Plitvice Lakes National Park - Croatia

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Name Plitvice Lakes National Park
Place Plitvice Lakes
Country Republic of Croatia
Author(s) Vedran Vuković
World Heritage UNESCO World Heritage Site, 1979

Plitvice keyimage.jpg

Why is this case relevant?

  • Plitvice lakes national park is located in the Republic of Croatia and it is the Croatian oldest and largest national park, having that status since 1949. It is located in a mountainous karst region with a surface of just under 300 square kilometers in size. Primarily covered in forest vegetation with some smaller grassland areas and 16 larger and several smaller cascading lakes connected by waterfalls, which are its key feature. The unique characteristic of Plitvice lakes is the biodynamic process of sedimentary tufa rocks formation and consequentially tufa (travertine) barriers which resulted in the creation of the characteristic lakes and waterfalls. This would be the outstanding value of the location which led to its international recognition and its declaration as a UNESCO World Heritage site in 1979. On top of its geological uniqueness, Plitvice lakes is abundantly rich in flora and fauna, out of which a lot are endemic and some have been placed on the red list of protected species, with approximately 1400 plant species present and a large number of animals, including some larger predator species.

Which idea of ‘design with nature’ guides the design concept of this site?

  • The largest part of the Plitvice lakes national park comes under strict conservation as entirely untouched or insignificantly touched natural areas rich in biodiversity and natural beauty, as such there is little to no requirements for maintenance or any actions in such areas. Entirely opposite to that the smaller areas concentrated in the vicinity of the larger lakes in Plitvice is a major touristic attraction containing recreational and touristic infrastructure as well as some settlements of cultural importance portraying the traditional way of life as part of the national park’s cultural heritage. These areas require high and active maintenance efforts in order to preserve them as they are and to limit the human influence from high touristic pressure to the relatively small location which needs to remain unaltered as much as it is possible. This constant conflict is what needs to be regularly dealt with as the lack of maintenance or proper planning efforts would have devastating consequences on this landscape.

Which challenges is this landscape facing?

  • Plitvice lakes National Park faces a lot of problems which have started to be publicly revealed over the past years and which may cause it to be categorized as an endangered UNESCO world heritage site, or, if there isn´t going to be a significant improvement, even removed from the list. One of the problems is the overcrowding in the Park caused by its increased popularity and mass tourism. Recently there has been over one and a half million tourists per year and sometimes even more then 15 000 visitors daily during the peak touristic season. Such a high touristic pressure has already caused some devastation as the visitors act with neglect to the ecosystems, not following the designated path for movement and entering closed areas, damaging the flora, leaving trash or feeding fish and other animals, which is forbidden. Secondly there has been a rapid increase in apartmanization as the number of built apartments for rental in the Park has almost doubled over the past 10 years and a large number of new building permits have been granted, even for building in the protected areas of the Park, also there has been news of a possibility of new hotels being built in the future. The most pressing matter in Plitvice Lakes would be the pollution in the Park, which has already been detected in the waters, caused by non-existence of a sufficient sewer system and wastewater purification as the wastewater from the apartments and some residential houses is being released directly into the environment, which causes not only the pollution of waters but it also directly effects the process of tufa barrier formation by killing the microorganism which are essential for its creation. Another serious risk for pollution is from the traffic, especially the transportation of oil and fuel, on the major state road that passed through Plitvice Lakes water catchment area. Finally, as there is no alternative clean water source, the potable water for the settlements in the Park is currently being drained from the largest Kozjak lake and some water streams which, unless dealt with, will lead to their drainage and the drainage of the waterfalls in the Park.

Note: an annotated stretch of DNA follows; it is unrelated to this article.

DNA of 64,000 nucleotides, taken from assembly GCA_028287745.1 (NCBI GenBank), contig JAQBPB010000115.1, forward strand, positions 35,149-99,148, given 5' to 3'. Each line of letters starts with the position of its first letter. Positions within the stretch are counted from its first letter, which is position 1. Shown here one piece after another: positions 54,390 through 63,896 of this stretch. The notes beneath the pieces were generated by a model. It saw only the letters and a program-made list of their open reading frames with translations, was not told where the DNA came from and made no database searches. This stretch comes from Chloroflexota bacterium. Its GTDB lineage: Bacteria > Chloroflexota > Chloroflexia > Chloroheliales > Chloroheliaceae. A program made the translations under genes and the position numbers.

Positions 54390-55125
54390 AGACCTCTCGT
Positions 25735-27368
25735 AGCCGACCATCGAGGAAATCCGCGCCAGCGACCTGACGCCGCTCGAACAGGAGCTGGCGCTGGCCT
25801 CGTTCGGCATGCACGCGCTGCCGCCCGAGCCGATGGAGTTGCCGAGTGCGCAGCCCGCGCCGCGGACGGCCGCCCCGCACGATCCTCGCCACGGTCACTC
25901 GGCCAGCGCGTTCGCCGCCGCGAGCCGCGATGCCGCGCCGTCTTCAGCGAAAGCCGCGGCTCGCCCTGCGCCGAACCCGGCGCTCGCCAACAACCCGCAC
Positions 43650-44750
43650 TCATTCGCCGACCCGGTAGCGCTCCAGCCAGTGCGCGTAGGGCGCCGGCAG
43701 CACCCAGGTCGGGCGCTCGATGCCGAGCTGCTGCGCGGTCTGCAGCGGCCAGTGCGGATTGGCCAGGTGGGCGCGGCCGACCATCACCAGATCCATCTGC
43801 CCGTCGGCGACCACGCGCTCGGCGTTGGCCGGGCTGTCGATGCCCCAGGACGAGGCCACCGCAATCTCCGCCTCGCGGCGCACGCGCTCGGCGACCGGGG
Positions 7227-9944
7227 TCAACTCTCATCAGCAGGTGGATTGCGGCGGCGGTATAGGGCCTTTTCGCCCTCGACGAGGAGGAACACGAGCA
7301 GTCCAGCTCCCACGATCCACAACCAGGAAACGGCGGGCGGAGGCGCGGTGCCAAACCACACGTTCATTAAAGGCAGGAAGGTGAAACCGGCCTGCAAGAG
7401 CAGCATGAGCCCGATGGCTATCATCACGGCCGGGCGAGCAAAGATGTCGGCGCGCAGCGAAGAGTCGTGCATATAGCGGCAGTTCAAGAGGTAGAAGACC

What would be your strategy for improvement?

  • In order to trigger a positive change in this environment various steps and measures need to be undertaken, of which some are quite urgent. The number of visitors in the Park has to be restricted to the amount that would be more easily controlled and monitored in order to ensure that they do not damage the sensitive ecosystems of the park, also their movement should be more strictly directed away from these sensitive areas. The uncontrolled apartmanization needs to be stopped and the building of the new touristic capacities should be concentrated in the settlements outside of the Park boundaries, while providing a good transport connection to the Park. Furthermore, one of the most urgent measures would be to provide sufficient infrastructure for the already built settlements, both in ways of a new sewage system and water purification stations, as well as an outer source of clean potable water. Lastly, it is important to redirect the traffic from the district road in the Park by building a new road away from the Parks water catchment area to avoid any possible pollution from transportation.

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